Proven track record
Municipalities that take back contracts for waste services often realize efficiencies and cost savings, debunking the widespread belief that local governments are less efficient and effective than the private sector. In Warwick, R.I., for example, the city’s public works department has provided sanitation and recycling services since 1997, after a five-year experiment with privatization.
In 1992, despite union opposition, Warwick’s city council approved a request for proposals for waste collection and recycling, which was awarded to a local hauler. When the contract came up for renewal in 1997, the city’s public works department submitted a bid alongside five private firms. The city won the five-year contract with a bid that was more than $1 million lower than the closest private company offer.
The secret to the city’s success, according to AFSCME, was a team approach to waste collection. Under the new plan, drivers collect trash along with a second worker. When a truck is full, the driver heads to the landfill, while the other worker is taken to a different route to help the two workers on that truck collect more trash. The city also stipulated that it could terminate the agreement at any time — which was also a part of the previous private contract — as a way to keep city workers on their toes. In 2002, AFSCME helped city officials rework the contract and keep the city’s sanitation workers employed through 2006.
Reverse privatization also has proven successful for several rural counties in Alabama. Although the state’s cities tend to privatize waste collection, its more rural areas have struggled in recent years to keep up with the increasing costs of contracting. Rural Colbert County, for example, had contracted its solid waste collection for nearly 30 years when it decided to bring the service in house in September 2002.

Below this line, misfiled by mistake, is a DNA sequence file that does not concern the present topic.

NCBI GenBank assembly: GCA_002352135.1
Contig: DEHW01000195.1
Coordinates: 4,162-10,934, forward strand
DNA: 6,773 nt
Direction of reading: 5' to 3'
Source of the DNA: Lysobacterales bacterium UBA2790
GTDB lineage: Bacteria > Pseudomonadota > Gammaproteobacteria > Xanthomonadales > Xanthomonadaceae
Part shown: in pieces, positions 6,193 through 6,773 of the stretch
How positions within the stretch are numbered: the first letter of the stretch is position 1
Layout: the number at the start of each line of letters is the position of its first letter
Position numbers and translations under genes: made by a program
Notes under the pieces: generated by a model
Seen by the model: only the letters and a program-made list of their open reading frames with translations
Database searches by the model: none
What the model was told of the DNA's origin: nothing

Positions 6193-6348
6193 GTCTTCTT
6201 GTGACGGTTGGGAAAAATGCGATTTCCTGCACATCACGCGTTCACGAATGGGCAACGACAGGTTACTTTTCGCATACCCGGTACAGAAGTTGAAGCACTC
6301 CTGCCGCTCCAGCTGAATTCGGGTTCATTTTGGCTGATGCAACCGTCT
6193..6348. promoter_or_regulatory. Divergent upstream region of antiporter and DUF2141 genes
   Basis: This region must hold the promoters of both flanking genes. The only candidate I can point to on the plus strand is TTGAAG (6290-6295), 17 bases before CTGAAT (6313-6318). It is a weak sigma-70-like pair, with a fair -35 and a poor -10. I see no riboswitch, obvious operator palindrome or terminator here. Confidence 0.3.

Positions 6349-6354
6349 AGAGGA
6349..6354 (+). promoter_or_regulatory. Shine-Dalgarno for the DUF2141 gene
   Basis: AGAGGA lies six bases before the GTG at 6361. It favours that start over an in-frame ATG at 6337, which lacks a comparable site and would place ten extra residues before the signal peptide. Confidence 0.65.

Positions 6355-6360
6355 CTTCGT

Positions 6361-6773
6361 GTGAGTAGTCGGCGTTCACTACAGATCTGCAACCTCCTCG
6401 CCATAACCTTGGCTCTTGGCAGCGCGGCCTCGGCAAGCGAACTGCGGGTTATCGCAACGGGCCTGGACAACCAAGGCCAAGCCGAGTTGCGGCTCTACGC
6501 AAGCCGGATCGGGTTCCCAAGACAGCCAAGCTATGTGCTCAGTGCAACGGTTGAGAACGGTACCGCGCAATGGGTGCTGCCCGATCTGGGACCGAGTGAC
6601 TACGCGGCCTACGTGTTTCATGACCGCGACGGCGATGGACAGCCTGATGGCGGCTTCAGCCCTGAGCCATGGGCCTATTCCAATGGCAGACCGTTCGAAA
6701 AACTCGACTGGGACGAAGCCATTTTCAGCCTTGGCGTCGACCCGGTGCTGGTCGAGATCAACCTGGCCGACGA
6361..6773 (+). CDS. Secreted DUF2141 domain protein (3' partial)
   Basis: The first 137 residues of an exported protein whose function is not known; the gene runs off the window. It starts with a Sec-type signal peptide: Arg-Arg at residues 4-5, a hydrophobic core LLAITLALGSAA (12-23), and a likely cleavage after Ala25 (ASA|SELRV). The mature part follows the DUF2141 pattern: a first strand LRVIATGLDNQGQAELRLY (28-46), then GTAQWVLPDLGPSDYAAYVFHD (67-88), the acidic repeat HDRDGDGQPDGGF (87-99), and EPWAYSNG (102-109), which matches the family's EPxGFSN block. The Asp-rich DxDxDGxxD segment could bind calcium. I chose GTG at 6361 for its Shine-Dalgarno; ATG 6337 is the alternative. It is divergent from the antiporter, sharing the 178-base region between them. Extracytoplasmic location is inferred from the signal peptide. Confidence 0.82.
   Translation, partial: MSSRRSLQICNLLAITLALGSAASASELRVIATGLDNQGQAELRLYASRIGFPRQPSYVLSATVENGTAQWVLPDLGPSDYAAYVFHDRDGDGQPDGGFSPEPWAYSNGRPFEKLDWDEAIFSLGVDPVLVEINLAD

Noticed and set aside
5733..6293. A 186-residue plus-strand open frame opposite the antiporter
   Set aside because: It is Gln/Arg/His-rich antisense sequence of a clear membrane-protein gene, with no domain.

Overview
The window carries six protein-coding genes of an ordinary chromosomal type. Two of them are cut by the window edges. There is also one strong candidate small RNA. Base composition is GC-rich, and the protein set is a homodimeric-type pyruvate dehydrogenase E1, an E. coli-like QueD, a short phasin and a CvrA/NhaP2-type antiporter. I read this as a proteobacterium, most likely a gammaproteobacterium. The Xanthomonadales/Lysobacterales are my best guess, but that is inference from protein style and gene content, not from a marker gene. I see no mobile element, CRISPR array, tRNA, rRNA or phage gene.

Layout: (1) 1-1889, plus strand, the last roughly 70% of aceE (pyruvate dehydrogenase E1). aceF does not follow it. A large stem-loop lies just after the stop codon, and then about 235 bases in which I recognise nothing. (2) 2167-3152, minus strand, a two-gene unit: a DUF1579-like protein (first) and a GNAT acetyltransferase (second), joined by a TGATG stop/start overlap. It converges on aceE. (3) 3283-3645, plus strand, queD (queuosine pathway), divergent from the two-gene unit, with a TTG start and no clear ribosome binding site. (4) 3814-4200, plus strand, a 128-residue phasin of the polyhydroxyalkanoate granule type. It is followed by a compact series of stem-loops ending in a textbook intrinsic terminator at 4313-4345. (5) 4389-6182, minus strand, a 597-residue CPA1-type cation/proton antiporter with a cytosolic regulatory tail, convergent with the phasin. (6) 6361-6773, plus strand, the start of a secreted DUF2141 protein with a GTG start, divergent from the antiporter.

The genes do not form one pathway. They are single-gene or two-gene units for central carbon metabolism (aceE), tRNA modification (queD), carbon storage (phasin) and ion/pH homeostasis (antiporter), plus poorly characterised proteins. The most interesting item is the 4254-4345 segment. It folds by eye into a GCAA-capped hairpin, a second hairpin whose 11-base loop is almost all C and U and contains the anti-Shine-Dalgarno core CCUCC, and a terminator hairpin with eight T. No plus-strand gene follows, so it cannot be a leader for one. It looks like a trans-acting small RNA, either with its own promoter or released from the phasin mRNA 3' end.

“When you’re dealing with a 4- or 5-percent increase [in private collection rates] over that long a period of time, it gets unreal,” says Howard Keeton, Colbert County commissioner. “The economics become unfeasible — between the fuel, the insurance, workman’s comp, and so on — with private companies.” Keeton adds that the program is going well and that residents feel that they have better access to county sanitation workers with concerns or questions.
Keeton also has consulted with commissioners in other counties, helping spark a trend in the state’s most economically challenged areas. Winston County, Ala., for example, took back its waste services about four years ago. “We have realized a cost savings,” says Jerry Mobley, chairman of the county commission. “We have no plans on returning to the private sector for residential waste collection.”